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Ray Fleming's take on what's interesting in Education IT in Australia

  • Education

    Perth and Melbourne Education Partner Training - places still available for December

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    Invitation to Microsoft Education Authorised Education Resellers

    This event is for Microsoft Partner Network members and Microsoft Authorised Education Resellers

    We’ve had consistent feedback from our partners that our education-focused training for you has been hitting the mark, and you’d like to ensure that it reaches all of the people in your teams, as well as keeping you completely up-to-date with changes in the market and our education portfolio and strategies. This month we've been running interactive workshops in Sydney and Brisbane, and the final two are just around the corner in the next two weeks. We’re heading to Perth on 4th December, and Melbourne on the 11th, alongside the Office 365 Ignite summits.

    The format that we've been using is a roundtable discussion, and with the help of slides, whiteboards and customer stories, have been able to cover each attendees individual agenda.

     

    Growing your reach in a changing marketplace.

    Education is in the midst of historic transformation and the rise of technology in the classroom is creating tremendous opportunity for our partners. Just about every government and school system in the world is considering digital access programs and, starting in 2015, new global standards will assess how well schools are helping students develop 21st Century Learning Skills, including critical thinking, technical aptitude and collaboration, driving education institutions globally to look for solutions that will help them effectively integrate technology.

    Microsoft and its partners are uniquely positioned to enable this transformation by providing creative and robust solutions across enterprise management, security, support services, and learning solutions. In this training, focused primarily on sales readiness, participants will deep dive into the Education opportunity, learn the Microsoft vision, as well as how partners can grow their business by selling and deploying solutions across Windows, Office, and Azure to accelerate common education scenarios.

    A single day covering cloud solutions for education built on Office 365 and Microsoft Azure.

    Keynote

    The day will start with an overview of the global and Australian education marketplace, and how you can respond to the hot topics that are currently top of mind for education decision makers within the schools, TAFE and universities market.

    Morning

    During the morning, we will take a deep dive into Office 365 Education, and how you can help customers tap the communication, authoring and collaboration capabilities, as well as exploring the integration opportunities that will help you sell and deploy solutions in the education market.

    Afternoon

    During the afternoon session, we will review customer-specific scenarios, to help you to quickly identify appropriate solutions for different segments of the education market, and meet the customers’ requirements. This will include a look at third-party solutions for specific scenarios. The afternoon will close with a look at how the Microsoft Azure cloud helps you to deliver customer solutions.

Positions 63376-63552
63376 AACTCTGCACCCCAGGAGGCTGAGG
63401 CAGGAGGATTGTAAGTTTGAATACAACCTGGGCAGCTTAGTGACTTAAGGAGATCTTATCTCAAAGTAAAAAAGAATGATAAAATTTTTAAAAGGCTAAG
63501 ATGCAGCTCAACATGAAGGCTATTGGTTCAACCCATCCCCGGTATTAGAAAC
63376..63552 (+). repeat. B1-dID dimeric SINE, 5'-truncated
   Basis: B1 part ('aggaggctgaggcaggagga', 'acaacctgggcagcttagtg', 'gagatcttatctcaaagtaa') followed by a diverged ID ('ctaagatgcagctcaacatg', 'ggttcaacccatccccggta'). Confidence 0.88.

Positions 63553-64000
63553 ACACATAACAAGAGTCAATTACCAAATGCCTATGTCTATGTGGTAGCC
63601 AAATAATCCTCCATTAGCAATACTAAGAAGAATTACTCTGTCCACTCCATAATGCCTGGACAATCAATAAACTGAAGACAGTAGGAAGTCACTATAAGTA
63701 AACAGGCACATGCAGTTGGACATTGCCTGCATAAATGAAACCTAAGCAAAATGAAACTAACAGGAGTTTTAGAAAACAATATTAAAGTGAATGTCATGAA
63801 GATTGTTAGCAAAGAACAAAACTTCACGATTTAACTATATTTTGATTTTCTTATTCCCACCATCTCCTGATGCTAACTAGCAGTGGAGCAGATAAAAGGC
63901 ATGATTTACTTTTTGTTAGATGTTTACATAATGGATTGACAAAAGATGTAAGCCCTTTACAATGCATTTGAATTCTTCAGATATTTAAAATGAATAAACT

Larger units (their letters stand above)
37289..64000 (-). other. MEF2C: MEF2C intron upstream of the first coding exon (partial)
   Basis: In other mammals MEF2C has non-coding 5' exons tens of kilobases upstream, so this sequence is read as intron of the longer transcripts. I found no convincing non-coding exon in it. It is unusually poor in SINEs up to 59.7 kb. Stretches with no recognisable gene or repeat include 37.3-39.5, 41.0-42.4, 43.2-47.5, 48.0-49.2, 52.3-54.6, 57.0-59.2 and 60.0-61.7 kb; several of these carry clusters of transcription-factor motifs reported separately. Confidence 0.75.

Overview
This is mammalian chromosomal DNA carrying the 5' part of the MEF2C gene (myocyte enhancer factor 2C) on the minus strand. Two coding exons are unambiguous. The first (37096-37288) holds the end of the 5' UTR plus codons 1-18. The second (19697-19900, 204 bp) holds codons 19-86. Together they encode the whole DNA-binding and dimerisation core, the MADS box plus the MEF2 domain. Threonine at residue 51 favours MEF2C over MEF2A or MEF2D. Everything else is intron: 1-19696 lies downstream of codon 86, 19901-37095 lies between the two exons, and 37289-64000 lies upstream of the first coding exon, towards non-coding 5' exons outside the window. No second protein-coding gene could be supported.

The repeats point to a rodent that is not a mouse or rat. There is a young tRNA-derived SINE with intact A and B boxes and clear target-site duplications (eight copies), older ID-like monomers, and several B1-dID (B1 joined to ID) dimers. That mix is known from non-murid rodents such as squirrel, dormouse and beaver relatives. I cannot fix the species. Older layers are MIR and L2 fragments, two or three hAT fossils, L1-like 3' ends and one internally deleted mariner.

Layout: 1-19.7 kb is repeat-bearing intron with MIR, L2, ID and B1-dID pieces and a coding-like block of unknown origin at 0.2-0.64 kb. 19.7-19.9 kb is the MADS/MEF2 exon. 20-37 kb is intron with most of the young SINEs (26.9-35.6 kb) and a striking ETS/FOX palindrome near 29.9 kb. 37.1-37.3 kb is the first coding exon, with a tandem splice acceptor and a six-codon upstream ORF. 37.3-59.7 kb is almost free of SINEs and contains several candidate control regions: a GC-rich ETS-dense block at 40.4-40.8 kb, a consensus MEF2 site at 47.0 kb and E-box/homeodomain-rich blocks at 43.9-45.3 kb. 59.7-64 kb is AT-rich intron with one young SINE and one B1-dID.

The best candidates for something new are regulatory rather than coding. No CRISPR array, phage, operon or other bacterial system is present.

There's still a few places available around the table. Use the links below to sign up:

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    Microsoft Perth – Wednesday 3 December
    Microsoft Melbourne – Thursday 11 December

    This event is for Microsoft Partner Network members and Microsoft Authorised Education Resellers

  • Education

    Open Data in Education–Sydney Open Data Day

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    Two of our partners, Socrata (based in Seattle, they’re an organisation with deep expertise in open data) and Altis (a Sydney-based data  specialist who have completed a huge range of data projects with Australian education organisations) are running the “Sydney Open Data Day” briefing on 6 November, with a special focus on education data.

    Sydney Open Data Day

    The briefing is a fast-paced hour, at 11AM on Thursday 6th November, at Australia Technology Park (in Eveleigh) Sydney. It’s an opportunity to learn about open data initiatives and programs in NSW and the US. During the session, Rustum Abdurahman of the NSW Department of Education & Communities will discuss how Open Data helps to: 

    • Break down data silos by making data available and consumable 
    • Streamline access and understanding of data for citizens and internal stakeholders
    • Publish the NSW Centre for Education Statistics and Evaluation open data, for use and innovation by the developer community

    Keynote Speakers

    Rustum will be joined by Kate Harrington, Strategic Policy NSW Open Data, & Chris Rieth, former director of Open Data and Open Performance for the State of Maryland. Chris and Kate will be sharing their experiences implementing and managing an open data initiative.

    For an idea of the kind of Australian data that’s published through the Socrata system, take a look at the NSW CESE Datahub (where they publish data such as school lists, school locations, student enrolments, and even a list of school calendar websites) and the City of Melbourne Open Data hub (where there’s data like the locations of public artwork, bins, public transport routes, and even parking sensor data – but unfortunately no education data yet)